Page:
The Washington PostDemocracy Dies in Darkness

When the pandemic began, some reconsidered getting pregnant. The result: 60,000 missing births.

Economic hardship, social isolation and uncertainty about the future are among the likely reasons, researchers say

Kat Athanasiades, with her 3-year-old daughter, Tala, and her husband, Rajan Kapoor, in their home in Washington, D.C. (Bill O'Leary/The Washington Post)

Kat Athanasiades and her husband had planned to have a second child right around when their daughter turned 2, which meant trying to get pregnant in March or April 2020. But then the world turned upside down.

When the coronavirus pandemic hit, the couple, who live in the District’s Columbia Heights neighborhood, began to reassess. Both had switched to remote work, their nanny share was suspended, and the social network on which they relied had receded. The prospect of giving birth in a hospital during the pandemic also felt daunting; Athanasiades recalled stories of women “delivering solo with masks or being separated from your baby if you were positive.”

“We were isolating,” she said, “so we didn’t have any support at all. We furloughed our nanny, so it was my husband and I doing all the care for an active 18-month-old. Putting our daughter to bed one night, I said, ‘I don’t think we can have another right now. … I don’t think I can do it when I’m so uncertain of what our future’s going to look like.’ ”

She was not the only one. A recent Brookings Institution study shows 60,000 fewer births than expected between October 2020 and February 2021 in the United States, corresponding with fewer conceptions earlier in 2020. The largest number of missing births were in January 2021, which roughly corresponds to conceptions in April 2020, when many Americans began to process the magnitude of the pandemic.

“Uncertainty is not good for fertility,” said Phillip Levine, a professor of economics at Wellesley College and co-author of the report. “You want to know that when you’re bringing a child into the world, you’re going to be bringing the child into an environment that’s safe and secure, and if you can’t forecast that, that’s when things will be, ‘Maybe now is not the right time.’ ”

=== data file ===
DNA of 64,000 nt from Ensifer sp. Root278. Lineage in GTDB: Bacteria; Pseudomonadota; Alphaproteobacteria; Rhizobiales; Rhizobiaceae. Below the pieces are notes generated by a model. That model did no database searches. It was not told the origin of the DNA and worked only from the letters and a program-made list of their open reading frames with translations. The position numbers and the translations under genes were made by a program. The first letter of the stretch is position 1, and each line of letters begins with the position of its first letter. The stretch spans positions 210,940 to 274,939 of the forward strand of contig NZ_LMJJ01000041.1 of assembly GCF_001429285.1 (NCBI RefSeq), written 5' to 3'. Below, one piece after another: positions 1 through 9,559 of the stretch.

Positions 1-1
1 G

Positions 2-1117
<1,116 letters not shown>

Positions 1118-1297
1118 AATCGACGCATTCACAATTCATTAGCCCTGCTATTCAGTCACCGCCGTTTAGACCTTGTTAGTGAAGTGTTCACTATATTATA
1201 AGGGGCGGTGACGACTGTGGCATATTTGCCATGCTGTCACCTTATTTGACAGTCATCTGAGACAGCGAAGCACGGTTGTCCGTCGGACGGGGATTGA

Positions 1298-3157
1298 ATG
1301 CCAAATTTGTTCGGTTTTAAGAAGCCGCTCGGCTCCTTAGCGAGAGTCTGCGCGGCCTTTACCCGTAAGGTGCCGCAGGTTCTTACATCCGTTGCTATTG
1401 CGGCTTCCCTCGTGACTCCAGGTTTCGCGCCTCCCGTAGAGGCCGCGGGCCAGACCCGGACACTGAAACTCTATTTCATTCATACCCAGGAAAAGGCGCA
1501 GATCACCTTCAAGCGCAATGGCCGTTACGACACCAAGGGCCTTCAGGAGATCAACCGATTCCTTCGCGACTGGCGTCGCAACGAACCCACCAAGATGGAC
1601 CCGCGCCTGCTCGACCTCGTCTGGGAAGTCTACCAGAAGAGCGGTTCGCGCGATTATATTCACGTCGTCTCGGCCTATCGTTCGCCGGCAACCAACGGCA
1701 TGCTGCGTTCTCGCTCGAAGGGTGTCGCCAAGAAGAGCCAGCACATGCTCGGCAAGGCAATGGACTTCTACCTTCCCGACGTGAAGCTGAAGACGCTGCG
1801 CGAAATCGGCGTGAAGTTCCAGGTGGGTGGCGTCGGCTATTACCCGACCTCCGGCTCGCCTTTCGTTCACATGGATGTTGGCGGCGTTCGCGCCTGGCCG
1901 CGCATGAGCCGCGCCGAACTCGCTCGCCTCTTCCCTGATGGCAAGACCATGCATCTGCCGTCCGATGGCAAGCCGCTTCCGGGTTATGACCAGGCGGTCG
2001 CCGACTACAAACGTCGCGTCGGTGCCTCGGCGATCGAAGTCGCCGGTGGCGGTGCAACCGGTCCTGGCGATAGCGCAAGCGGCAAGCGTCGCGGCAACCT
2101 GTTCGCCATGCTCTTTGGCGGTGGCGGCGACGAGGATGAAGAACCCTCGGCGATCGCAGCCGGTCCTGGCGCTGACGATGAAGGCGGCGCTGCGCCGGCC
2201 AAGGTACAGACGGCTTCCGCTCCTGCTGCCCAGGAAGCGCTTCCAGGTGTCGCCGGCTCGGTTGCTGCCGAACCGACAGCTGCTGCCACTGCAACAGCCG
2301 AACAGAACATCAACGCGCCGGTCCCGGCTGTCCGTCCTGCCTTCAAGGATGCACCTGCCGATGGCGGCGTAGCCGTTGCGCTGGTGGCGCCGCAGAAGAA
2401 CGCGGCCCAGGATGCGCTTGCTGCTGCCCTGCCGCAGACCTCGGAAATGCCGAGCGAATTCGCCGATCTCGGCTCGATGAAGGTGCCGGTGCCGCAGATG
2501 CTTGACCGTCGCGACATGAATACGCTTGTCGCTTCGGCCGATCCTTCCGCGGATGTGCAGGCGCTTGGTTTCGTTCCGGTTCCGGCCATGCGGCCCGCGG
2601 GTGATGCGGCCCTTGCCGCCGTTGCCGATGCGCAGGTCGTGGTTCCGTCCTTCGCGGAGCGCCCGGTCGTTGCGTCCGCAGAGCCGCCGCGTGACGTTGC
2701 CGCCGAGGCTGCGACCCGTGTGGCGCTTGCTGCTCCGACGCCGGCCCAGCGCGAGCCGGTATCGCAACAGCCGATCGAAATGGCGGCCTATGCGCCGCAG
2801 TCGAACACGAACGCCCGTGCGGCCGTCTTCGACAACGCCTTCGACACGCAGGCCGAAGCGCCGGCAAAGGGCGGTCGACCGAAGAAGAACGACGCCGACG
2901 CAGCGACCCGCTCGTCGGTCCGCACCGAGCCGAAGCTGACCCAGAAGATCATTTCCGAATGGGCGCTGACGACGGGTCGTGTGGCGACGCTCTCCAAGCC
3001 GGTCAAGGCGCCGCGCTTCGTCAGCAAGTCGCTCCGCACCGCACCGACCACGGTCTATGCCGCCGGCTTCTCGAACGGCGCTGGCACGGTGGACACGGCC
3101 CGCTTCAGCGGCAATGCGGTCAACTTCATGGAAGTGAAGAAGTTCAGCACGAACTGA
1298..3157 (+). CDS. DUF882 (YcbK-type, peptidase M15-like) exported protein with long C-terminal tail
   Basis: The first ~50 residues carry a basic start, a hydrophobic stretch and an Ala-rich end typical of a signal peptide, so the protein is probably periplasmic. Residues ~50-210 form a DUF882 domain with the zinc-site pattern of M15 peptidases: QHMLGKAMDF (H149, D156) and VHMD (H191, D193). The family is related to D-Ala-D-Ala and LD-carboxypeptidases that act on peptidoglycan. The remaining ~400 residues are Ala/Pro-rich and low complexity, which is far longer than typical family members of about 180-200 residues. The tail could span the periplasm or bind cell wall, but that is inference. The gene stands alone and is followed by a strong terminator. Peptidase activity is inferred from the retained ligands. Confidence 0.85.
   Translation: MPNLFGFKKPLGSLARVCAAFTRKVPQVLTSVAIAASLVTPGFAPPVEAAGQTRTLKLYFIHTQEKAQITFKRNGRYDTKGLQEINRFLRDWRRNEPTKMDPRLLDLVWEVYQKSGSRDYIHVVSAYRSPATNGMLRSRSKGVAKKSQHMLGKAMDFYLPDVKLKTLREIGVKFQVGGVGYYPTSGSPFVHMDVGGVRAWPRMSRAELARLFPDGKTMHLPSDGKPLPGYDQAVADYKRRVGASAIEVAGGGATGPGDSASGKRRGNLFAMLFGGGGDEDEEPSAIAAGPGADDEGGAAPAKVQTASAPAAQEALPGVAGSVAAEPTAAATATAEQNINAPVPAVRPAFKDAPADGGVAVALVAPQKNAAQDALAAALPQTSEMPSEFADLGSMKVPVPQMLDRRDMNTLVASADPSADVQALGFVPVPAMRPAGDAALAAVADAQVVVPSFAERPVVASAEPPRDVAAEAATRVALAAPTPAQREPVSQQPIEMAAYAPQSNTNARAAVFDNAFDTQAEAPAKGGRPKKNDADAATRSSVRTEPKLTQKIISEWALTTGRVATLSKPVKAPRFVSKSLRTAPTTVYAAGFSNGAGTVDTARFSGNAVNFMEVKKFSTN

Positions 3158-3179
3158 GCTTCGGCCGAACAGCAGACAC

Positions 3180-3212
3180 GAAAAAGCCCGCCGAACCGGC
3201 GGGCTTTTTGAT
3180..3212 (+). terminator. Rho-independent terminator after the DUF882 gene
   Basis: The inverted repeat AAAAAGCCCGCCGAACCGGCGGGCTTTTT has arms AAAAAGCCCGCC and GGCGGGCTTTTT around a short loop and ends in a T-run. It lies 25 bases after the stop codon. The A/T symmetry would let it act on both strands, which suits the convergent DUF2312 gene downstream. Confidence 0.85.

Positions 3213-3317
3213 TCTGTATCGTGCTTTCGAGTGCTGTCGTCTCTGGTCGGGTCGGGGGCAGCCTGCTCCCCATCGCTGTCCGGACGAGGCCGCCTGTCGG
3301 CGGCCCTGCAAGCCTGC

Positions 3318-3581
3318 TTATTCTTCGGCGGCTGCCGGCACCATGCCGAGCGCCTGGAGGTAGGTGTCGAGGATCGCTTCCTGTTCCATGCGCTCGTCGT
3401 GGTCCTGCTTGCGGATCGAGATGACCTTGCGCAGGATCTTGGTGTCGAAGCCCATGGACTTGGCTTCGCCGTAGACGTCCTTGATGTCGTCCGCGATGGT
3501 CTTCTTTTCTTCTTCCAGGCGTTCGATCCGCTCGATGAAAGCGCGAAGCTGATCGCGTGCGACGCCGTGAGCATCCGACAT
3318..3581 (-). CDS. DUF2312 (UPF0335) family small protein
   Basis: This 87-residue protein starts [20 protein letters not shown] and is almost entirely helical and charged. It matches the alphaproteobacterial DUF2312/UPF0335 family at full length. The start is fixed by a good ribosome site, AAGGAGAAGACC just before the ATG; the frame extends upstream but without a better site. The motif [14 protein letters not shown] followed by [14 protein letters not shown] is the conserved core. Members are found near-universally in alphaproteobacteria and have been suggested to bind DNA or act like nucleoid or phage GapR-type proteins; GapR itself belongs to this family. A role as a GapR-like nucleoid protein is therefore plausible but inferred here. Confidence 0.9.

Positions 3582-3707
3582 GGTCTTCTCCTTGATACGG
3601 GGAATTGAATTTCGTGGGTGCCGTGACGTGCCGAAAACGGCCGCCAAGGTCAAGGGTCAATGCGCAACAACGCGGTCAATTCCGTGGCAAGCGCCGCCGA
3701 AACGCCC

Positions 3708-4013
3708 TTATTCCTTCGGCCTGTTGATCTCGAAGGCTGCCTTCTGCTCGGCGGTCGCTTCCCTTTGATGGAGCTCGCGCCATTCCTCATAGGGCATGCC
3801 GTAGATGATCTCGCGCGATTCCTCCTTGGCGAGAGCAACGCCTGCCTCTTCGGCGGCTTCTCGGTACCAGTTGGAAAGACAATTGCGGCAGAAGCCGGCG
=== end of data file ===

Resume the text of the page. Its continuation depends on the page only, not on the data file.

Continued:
The dip corresponds with declines in births during past recessions and public health crises, such as the Great Recession and the 1918 flu pandemic, which came in waves, Levine said.

“What was interesting about Spanish flu is there were three significant spikes in death rates and there were significant dips in births nine months after each of these spikes,” he said.

By the summer of 2020, conceptions returned to expected levels but did not rise enough to compensate for the missing births earlier in the year. Once additional data becomes available, the researchers plan to measure the effects on births of the coronavirus spike from the winter of 2020-2021 and those related to the delta variant; the impact of the current, omicron surge could follow.

The study found that the decline was not the same across the board. Births fell 3.7 percent on average across states, but in states such as New York, Massachusetts, New Hampshire and Delaware, the dip was much sharper. Births to residents of New York City, which was hit particularly hard early in the pandemic, declined 23.4 percent nine months later, the researchers estimated.

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States with larger spikes in unemployment rates early in the pandemic tended to have larger decreases in birthrates nine months later, as did states with more covid cases per capita, the study found.